Project Materials




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Chapter one

Every day, millions of weather-related economic decisions are made in several industries, including transportation, agriculture, power, and construction. Weather conditions have a wide-ranging impact on the economy, both directly and indirectly. Better weather forests create economic opportunities in nearly every sector.


Weather forecasts are crucial for the commercial and private transportation sectors, including the airline, shipping, and trucking industries, both domestically and globally. Airlines, for example, use short-term forecasts to better position their planes and change flight routes.


Background of the study

Weather forecasting originated with early civilizations using recurring astronomical and metrological occurrences to assist them track seasonal variations in the weather (MISTIC House, 2008).

Around 650 BC, the Babylonians attempted to forecast short-term weather changes using the appearance of clouds and optical phenomena such as haloes.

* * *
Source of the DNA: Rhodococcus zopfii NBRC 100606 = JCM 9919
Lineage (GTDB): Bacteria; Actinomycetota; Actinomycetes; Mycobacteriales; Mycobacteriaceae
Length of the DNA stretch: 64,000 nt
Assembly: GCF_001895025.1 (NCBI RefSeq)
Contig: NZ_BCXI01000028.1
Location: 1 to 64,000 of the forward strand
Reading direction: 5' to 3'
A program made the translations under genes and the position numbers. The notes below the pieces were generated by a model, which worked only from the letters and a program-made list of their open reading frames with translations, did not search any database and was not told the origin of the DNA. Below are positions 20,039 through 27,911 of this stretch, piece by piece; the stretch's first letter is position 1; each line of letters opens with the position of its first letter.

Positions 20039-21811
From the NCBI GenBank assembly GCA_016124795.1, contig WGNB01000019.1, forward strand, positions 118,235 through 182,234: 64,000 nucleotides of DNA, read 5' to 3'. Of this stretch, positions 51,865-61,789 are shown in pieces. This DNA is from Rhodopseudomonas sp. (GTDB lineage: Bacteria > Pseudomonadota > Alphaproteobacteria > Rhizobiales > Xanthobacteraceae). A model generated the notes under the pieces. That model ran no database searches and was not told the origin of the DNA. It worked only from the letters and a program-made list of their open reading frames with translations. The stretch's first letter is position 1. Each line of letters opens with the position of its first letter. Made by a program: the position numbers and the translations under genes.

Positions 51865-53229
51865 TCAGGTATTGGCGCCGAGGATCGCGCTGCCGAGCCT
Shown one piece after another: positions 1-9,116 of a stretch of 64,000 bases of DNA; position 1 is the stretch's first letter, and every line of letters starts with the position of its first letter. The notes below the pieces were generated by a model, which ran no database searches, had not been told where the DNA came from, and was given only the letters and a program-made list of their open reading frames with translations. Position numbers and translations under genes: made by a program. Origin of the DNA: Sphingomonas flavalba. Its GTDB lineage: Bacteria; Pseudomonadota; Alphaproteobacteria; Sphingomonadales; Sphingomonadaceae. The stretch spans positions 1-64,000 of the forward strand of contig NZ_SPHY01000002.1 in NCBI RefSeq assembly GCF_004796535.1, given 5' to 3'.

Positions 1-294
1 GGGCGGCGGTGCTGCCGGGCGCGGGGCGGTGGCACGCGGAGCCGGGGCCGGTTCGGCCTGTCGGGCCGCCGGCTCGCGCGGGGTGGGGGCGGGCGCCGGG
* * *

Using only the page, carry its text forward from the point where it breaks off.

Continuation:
By 300 B.C., Chinese astronomers had created a calendar that divided the year into 24 festivals, each representing a distinct sort of weather.

Around 340 B.C., the Greek philosopher Aristotle composed Metrological, a philosophical book that featured speculations about the genesis of rain, clouds, hail, wind, thunder, lightning, and hurricanes.

In addition, astronomy, geography, and chemistry were discussed. Aristotle made some incredibly accurate weather measurements, as well as some substantial blunders. For nearly 200 years, many people believed his four-volume treatise to be the authoritative source on weather theory.

Although many of Aristotle’s claims were incorrect, it wasn’t until the 17th century that many of his concepts were challenged. Throughout history, attempts have been attempted to create forecasts based on weather mythology and personal observations.

However, by the end of the Renaissance, it had become increasingly clear that the natural philosophers’ ideas were inadequate and that more knowledge of the was required to advance our understanding of the atmosphere (Wilson, 2007. These equipment were used to measure the qualities.

Moisture, temperature, and pressure are examples of atmospheric conditions. Nicholas Cusa (C.1401 – 1464, German) presented the first known design in western culture for a hygrometer, an instrument used to measure atmospheric humidity, in the mid-fifteenth century.